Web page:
Texas has a long history of producing school textbooks influenced by hard-right conservatives, but we had hoped those days were over.
Of more than 140 people on the textbook panels, only three are actually college-level educators. For example, the chair of the History Department at Southern Methodist University, who is also faculty at the University of Texas at Austin, applied to be on the history panel, but was turned down. Instead the US History panel includes a former car salesman who runs a Christian ministry in his hometown and had been a Republican nominee to the Texas Legislature (and who publicly announced that he does not “believe that there is a separation of church and state in the Constitution.”)
Needless to say, a review of the proposed textbooks found numerous mistakes, conservative bias, and overt religious messages. (Well at least Christian messages. In general, Muslims are portrayed negatively.)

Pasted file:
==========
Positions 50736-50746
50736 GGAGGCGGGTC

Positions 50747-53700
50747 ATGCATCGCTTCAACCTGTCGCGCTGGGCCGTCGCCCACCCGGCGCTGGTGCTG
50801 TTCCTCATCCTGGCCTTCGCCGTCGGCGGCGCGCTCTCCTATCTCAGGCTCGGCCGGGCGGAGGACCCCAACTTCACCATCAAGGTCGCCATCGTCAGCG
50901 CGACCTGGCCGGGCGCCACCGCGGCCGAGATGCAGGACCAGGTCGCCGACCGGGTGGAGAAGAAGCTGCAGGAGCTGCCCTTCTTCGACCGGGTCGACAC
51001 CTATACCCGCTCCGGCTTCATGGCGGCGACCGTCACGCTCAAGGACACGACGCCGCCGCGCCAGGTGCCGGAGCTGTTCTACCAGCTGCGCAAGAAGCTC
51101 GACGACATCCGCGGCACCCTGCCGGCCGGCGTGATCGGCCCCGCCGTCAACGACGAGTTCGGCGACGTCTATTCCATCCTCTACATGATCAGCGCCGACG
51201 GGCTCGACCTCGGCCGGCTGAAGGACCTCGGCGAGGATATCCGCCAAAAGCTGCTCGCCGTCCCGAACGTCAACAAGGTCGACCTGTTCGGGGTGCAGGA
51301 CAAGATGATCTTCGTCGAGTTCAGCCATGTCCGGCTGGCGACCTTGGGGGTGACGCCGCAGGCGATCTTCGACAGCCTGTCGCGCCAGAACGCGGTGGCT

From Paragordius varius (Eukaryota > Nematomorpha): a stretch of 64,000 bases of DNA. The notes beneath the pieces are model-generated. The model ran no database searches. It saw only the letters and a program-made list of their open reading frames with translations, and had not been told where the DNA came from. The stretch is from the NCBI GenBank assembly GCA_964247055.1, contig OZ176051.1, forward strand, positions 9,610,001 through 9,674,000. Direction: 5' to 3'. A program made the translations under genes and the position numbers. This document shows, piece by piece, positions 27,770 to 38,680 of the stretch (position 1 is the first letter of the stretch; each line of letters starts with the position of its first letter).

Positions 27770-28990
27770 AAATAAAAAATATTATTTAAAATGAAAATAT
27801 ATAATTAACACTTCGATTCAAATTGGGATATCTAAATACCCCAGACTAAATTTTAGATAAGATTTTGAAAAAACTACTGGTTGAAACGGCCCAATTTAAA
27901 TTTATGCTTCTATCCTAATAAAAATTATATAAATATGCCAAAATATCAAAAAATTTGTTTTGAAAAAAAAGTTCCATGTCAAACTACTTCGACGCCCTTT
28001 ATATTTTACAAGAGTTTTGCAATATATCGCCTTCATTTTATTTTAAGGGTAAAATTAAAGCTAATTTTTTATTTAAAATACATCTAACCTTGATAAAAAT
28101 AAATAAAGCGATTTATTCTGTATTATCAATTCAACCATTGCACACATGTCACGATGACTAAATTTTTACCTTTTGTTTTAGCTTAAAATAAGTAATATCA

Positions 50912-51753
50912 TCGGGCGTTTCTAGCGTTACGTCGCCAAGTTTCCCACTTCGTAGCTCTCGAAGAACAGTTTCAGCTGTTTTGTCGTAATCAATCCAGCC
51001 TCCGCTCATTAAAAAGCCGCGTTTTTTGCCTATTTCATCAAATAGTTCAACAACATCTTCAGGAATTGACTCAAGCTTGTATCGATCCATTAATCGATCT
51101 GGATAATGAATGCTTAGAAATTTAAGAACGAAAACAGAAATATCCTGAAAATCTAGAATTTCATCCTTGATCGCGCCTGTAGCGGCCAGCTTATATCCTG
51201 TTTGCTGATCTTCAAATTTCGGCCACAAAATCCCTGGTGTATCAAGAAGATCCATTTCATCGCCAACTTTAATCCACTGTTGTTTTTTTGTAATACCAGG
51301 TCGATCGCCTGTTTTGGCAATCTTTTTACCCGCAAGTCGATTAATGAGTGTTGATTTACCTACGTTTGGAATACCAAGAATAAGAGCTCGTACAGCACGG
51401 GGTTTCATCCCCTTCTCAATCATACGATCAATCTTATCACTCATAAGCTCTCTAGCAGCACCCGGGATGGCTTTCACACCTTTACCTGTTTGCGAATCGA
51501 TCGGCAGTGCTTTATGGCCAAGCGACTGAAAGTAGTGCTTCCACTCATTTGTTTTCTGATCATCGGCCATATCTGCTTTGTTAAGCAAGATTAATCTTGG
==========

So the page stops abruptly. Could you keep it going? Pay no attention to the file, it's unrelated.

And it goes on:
There are also cartoons making fun of affirmative action, and perhaps worst of all, contain numerous inaccurate statements about climate change and climate science. For example, one textbook says that global warming will cause Earth’s temperature to rise for only a few years before temperatures will start to cool and eventually “even out”. The textbook even quotes non-scientist staffers from the Heartland Institute, a Koch-funded libertarian think tank whose climate doctrine has been discredited.
Unfortunately, because Texas is such a large market for textbooks, these problems will also show up in textbooks adopted by other states.